We can say [1, 2, 4, 9, 4] :: [Integer]  or [`p`, `o`, `s`, `t`] :: [Char]. We can even use some shortcuts like ``post`` :: [Char]


There are other shortcuts allowed by Haskell.

[2 .. 7] = [2, 3, 4, 5, 6, 7]

[0, 2 .. 10] = [0, 2, 4, 6, 8, 10]

[1, 3 ..] = [1, 3, 5, 7, ….]       an infinite sequence!!

But an important way to define a list is through a syntax called list comprehension. With this syntax one can create a list by describing how to choose elements from one or more lists and and put the chosen elements into the constructed list. First a simple example.

The expression [2*n | n <- [2, 4, 6]]  evaluates to the list [4, 8, 12]

The symbol <- is read as member of  and the symbol | is read as such that. So the expression reads as: “Make a list of 2 times n such that n comes from the list [2, 4, 6].” Here the list [2, 4, 6] on the right side of the | symbol is called a generator of the list comprehension.


We can have several generators in a list comprehension.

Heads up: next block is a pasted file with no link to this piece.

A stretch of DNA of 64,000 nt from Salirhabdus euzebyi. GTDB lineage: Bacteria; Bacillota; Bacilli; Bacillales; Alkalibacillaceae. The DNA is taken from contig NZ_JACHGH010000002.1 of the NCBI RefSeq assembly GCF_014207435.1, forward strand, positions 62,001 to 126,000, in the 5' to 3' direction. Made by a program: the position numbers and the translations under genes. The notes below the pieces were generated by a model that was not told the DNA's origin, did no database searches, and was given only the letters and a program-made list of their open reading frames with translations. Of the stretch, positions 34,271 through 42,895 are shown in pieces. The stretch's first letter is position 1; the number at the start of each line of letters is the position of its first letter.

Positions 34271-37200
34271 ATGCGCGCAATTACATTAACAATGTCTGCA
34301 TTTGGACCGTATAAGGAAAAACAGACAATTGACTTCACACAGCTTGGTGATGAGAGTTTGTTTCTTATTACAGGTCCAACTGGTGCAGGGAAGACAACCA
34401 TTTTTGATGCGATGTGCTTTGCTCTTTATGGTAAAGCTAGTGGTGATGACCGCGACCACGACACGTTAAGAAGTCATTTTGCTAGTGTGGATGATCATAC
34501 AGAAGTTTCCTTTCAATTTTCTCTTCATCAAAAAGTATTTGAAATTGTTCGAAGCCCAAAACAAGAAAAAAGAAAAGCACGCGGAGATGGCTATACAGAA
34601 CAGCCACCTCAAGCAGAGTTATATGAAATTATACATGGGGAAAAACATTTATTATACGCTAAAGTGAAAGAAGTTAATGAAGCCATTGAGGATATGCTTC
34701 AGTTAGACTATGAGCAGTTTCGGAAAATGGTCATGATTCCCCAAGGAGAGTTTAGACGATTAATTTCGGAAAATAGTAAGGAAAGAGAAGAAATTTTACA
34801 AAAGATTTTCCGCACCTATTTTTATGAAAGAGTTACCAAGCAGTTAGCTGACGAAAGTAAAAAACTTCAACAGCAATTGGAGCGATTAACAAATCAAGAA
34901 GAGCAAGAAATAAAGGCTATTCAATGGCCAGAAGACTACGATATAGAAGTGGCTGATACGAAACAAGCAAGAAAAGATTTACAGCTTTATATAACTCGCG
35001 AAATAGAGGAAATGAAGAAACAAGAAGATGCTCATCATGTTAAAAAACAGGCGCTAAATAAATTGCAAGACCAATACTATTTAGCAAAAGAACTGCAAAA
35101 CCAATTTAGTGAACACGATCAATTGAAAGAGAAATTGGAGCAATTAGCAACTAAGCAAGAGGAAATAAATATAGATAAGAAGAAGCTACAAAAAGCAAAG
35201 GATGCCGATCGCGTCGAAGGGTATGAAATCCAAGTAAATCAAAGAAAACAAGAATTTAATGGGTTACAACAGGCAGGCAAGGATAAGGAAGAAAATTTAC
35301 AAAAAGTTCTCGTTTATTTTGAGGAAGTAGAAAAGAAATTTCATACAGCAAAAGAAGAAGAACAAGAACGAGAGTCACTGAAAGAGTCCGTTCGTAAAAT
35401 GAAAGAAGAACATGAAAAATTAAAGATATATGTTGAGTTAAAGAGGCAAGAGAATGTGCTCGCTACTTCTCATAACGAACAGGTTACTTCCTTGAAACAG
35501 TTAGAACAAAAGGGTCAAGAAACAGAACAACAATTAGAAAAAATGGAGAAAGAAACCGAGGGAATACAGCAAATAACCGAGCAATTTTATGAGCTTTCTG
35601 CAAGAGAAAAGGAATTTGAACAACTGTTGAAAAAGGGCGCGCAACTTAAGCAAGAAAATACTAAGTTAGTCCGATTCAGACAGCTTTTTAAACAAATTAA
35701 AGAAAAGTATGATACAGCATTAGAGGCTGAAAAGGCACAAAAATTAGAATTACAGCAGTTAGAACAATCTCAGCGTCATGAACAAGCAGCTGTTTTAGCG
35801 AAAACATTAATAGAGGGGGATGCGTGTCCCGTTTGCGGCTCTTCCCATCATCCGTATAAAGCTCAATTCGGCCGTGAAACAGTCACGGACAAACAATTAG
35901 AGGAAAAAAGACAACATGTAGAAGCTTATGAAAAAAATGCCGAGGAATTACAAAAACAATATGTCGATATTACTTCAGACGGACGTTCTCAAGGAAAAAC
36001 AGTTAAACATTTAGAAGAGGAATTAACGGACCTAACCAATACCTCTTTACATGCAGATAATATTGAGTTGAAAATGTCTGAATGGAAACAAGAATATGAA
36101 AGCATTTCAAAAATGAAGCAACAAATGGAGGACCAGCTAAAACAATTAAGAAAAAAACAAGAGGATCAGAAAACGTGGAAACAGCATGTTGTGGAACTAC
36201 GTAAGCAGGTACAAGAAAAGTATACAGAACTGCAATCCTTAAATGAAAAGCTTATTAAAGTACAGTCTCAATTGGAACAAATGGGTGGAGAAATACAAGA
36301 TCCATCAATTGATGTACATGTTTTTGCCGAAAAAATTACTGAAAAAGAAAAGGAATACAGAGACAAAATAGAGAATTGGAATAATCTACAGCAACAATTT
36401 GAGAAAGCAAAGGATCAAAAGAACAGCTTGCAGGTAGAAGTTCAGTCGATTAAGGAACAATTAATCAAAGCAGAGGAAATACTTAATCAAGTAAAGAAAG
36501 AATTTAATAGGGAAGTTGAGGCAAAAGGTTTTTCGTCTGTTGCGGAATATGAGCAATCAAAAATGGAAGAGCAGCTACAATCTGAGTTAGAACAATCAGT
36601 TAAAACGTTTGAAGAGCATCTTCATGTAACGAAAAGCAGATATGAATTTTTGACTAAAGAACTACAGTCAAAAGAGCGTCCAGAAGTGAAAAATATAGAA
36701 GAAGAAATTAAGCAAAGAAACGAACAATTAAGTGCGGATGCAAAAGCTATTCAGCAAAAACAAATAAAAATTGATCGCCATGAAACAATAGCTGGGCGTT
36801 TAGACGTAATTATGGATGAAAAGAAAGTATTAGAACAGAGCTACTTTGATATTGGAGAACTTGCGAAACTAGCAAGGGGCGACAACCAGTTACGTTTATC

[(x,y) | x <- [1, 3, 5, 7] , y <- [2, 4, 6, 8]]            produces all combinations of pair (the Cartesian Product) of the two lists


In addition to generators, we can also add tests, which are Boolean valued expressions to determine what goes in the result list.


[(x,y) | x <- [1, 3, 5, 7] , y <- [2, 4, 6, 8], x+y>5]               will prevent (1,3), (1,4) (3, 2) from being in the result list


We could, make one generator dependent upon another. Consider, Pythagoran triples, three numbers x, y, z such that z2=x2+y2. Let’s say we want to produce a list of Pythgoran triples for with numbers going up to n. We can write this as:


pythogran-triple n

               [ (x, y, z) | x <- [2 .. n], y <- [x+1 .. n], z <- [y+1 .. n], x*x + y*y = = z*z]


Now, pythagorean-triple 100 will evaluate to [(3, 4, 5), (5, 12, 13), (6, 8, 10) …, (65,72,97)].


Computing with List comprehensions

Quicksort in Haskell

qsort []     = []                                              -- (1)
qsort (x:xs) = qsort elts_lt_x ++ [x] ++ qsort elts_greq_x     -- (2)
               where                                           -- (3)
                   elts_lt_x   = [y | y <- xs, y < x]          -- (4)
                   elts_greq_x = [y | y <- xs, y >= x]         -- (5) 

Note this style where a function is defined in terms of "simpler" functions with "where" (3-5).